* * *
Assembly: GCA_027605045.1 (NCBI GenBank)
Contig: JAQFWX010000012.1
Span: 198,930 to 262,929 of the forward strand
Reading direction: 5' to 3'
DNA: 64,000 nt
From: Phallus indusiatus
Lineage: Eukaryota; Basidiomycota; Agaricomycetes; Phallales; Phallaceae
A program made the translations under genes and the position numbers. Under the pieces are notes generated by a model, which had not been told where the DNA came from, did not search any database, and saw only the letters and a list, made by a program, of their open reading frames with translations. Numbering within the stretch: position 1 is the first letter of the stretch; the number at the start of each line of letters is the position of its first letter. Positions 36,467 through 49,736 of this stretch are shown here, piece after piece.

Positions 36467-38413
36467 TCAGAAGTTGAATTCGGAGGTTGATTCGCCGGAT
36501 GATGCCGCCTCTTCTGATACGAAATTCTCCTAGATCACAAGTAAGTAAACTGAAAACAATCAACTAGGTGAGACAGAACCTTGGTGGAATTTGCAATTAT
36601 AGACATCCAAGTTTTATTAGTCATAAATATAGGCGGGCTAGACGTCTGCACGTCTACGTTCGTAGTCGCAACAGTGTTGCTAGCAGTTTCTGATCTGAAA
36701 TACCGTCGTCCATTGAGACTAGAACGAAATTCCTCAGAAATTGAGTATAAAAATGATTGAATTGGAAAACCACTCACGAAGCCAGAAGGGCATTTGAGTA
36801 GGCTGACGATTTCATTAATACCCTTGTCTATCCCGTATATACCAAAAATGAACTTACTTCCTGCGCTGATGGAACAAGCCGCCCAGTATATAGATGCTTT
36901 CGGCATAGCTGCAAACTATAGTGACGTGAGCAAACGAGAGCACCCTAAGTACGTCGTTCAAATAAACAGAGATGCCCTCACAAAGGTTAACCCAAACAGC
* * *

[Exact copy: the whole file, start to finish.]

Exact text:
Assembly: GCA_027605045.1 (NCBI GenBank)
Contig: JAQFWX010000012.1
Span: 198,930 to 262,929 of the forward strand
Reading direction: 5' to 3'
DNA: 64,000 nt
From: Phallus indusiatus
Lineage: Eukaryota; Basidiomycota; Agaricomycetes; Phallales; Phallaceae
A program made the translations under genes and the position numbers. Under the pieces are notes generated by a model, which had not been told where the DNA came from, did not search any database, and saw only the letters and a list, made by a program, of their open reading frames with translations. Numbering within the stretch: position 1 is the first letter of the stretch; the number at the start of each line of letters is the position of its first letter. Positions 36,467 through 49,736 of this stretch are shown here, piece after piece.

Positions 36467-38413
36467 TCAGAAGTTGAATTCGGAGGTTGATTCGCCGGAT
36501 GATGCCGCCTCTTCTGATACGAAATTCTCCTAGATCACAAGTAAGTAAACTGAAAACAATCAACTAGGTGAGACAGAACCTTGGTGGAATTTGCAATTAT
36601 AGACATCCAAGTTTTATTAGTCATAAATATAGGCGGGCTAGACGTCTGCACGTCTACGTTCGTAGTCGCAACAGTGTTGCTAGCAGTTTCTGATCTGAAA
36701 TACCGTCGTCCATTGAGACTAGAACGAAATTCCTCAGAAATTGAGTATAAAAATGATTGAATTGGAAAACCACTCACGAAGCCAGAAGGGCATTTGAGTA
36801 GGCTGACGATTTCATTAATACCCTTGTCTATCCCGTATATACCAAAAATGAACTTACTTCCTGCGCTGATGGAACAAGCCGCCCAGTATATAGATGCTTT
36901 CGGCATAGCTGCAAACTATAGTGACGTGAGCAAACGAGAGCACCCTAAGTACGTCGTTCAAATAAACAGAGATGCCCTCACAAAGGTTAACCCAAACAGC